[due to a technical issue, this is unedited]
1978’s The Gods of Xuma or Barsoom Revisited is the fourth book in David J. Lake’s Breakout series1. Readers intrigued by my review need not worry if they have not read the first three books; not only does Gods function as a standalone, good luck finding a copy. Many authors benefited from the golden age of ebook reprints but the late Mr. Lake does not appear to have been one of them.
The stars are ours! Well, the Moon is ours (albeit at the cost of World Wars Three and Four largely depopulating the Earth but eggs and omelettes), not that the Russians, Americans and Chinese like sharing that world with each other. The stalwarts of the Euro-American moon base have every hope Operation Breakout will plant Euro-Americans on the worlds of 82 Eridani, Epsilon Eridani and Delta Pavonis.
The unfortunates sent to Epsilon Eridani found only airless rocks and the Delta Pavonis ship has yet to report its findings but in 2143, starship Riverhorse hits the jackpot. 82 Eridani 3 is small but habitable, the Mars ours solar system never had. Linguist Tom Carson favours the name “Barsoom”, after Edgar Rice Burroughs but humourless Captain Mannheim insists on Ares. Whatever the planet is called, it is clearly life-bearing, a potential home for humanity.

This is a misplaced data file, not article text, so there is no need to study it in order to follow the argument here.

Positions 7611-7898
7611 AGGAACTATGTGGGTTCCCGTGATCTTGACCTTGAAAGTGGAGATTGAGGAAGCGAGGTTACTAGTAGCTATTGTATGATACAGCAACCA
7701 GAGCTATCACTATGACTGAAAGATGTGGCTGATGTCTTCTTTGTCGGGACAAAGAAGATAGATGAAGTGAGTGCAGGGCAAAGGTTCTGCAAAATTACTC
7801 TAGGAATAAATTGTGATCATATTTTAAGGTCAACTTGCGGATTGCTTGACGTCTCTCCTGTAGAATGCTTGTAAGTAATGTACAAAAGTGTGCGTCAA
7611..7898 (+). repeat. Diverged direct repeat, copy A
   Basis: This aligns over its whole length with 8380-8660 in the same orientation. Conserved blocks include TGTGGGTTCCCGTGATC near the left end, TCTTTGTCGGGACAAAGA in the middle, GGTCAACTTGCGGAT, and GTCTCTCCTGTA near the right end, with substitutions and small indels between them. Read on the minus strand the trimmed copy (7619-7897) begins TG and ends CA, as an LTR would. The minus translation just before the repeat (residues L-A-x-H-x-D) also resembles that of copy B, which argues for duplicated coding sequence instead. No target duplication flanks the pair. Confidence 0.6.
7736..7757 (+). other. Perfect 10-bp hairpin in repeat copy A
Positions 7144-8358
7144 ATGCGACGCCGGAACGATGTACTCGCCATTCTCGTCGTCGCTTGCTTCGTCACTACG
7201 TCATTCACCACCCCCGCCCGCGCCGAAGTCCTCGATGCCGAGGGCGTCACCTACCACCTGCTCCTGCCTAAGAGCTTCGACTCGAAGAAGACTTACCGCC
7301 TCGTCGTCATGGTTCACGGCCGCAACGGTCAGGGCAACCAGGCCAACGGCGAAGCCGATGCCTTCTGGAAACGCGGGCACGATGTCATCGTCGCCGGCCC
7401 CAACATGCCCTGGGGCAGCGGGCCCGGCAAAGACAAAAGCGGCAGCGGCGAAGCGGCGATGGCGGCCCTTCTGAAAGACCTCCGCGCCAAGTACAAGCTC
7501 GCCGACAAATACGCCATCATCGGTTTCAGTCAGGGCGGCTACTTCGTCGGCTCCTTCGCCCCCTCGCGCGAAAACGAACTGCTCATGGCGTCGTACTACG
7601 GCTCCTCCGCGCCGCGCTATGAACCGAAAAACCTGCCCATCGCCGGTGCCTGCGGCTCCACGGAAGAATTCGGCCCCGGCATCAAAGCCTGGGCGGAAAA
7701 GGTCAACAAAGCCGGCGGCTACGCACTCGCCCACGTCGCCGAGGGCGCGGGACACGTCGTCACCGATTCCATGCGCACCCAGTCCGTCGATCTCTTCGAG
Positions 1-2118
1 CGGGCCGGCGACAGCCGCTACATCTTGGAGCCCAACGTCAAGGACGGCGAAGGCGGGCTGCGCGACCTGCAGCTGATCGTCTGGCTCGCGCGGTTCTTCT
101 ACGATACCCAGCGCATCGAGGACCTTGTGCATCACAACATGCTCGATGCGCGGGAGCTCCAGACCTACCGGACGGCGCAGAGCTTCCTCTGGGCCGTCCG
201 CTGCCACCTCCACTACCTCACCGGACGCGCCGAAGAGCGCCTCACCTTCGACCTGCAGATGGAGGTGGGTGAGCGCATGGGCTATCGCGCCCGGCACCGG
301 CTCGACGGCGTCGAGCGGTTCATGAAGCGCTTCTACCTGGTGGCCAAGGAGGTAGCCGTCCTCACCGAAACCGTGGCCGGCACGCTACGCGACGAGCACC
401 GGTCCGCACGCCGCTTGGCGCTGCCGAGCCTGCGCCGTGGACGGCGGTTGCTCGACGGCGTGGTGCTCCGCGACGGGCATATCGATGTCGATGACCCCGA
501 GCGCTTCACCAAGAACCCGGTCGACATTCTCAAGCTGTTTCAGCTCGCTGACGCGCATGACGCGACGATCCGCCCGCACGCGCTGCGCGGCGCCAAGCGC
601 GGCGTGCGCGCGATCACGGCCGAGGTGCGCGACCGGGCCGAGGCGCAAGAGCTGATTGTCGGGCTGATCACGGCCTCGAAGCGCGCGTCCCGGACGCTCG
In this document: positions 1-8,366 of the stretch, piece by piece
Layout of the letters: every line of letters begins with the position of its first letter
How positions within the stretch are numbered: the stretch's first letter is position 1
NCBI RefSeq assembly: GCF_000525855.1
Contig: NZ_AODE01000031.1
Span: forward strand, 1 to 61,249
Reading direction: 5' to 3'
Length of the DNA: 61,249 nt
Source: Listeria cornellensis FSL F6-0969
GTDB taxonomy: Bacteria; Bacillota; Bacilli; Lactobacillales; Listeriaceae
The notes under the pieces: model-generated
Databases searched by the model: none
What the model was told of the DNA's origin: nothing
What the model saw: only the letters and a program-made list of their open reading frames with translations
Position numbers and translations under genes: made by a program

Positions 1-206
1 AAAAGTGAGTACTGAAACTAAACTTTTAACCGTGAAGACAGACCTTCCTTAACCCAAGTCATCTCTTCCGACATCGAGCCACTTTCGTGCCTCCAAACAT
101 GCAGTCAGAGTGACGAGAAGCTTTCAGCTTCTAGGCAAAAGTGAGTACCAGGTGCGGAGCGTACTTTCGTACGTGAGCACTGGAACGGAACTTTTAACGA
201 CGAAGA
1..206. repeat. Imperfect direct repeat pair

Pity about the natives.
The natives — Xumans — are misleadingly humanoid, the details of their biology significantly different from humans. Their language is unfamiliar, of course, but easy enough to learn given time and a kidnapped native from whom to learn it. Sent down to the surface, Tom discovers that Xuma, as the locals call it, is a comparatively backward world, ancient but very conservative, technologically on par with Earth in the 18th century (with some very specific gaps in their know-how) and even more politically divided than lost Earth.
Riverhorse did not expect to encounter natives but it had contingency plans just in case. The Xuman situation seems ideal for the officers on Riverhorse. The rival city-states seem perfect for a divide and conquer strategy. Even better, the planet has been visited by aliens before. The Xumans appear to think the humans are their old gods. If the natives decide to be uncooperative? The Xumans have nothing to match the ship’s lasers; easy enough to simply exterminate them and proceed with the plans for an uninhabited world.
Tom knows that while the Xumans are not human, they are definitely people, some of whom are now friends. Conquest is abhorrent to Tom and his friends. Genocide would be even worse. Tom and his friends are not the ones in charge, though; Mannheim and his goons are. The Xumans seem doomed to slavery. Or worse…
This is one of the few Disco-era books that has an explanation for the Fermi Paradox, which is that we live in an undesirable neighbourhood. The “gods” who helped transform Xuma from a verdant, rich world to an arid wasteland two million years ago regard the outer parts of the Milky Way as hopelessly barren, its stars unfashionably far apart. Anyone who is anyone moves to the core regions. Only races too short lived for star travel remain out in the boonies and of those, only the humans were crazy enough to find a work around for their short lifespans2.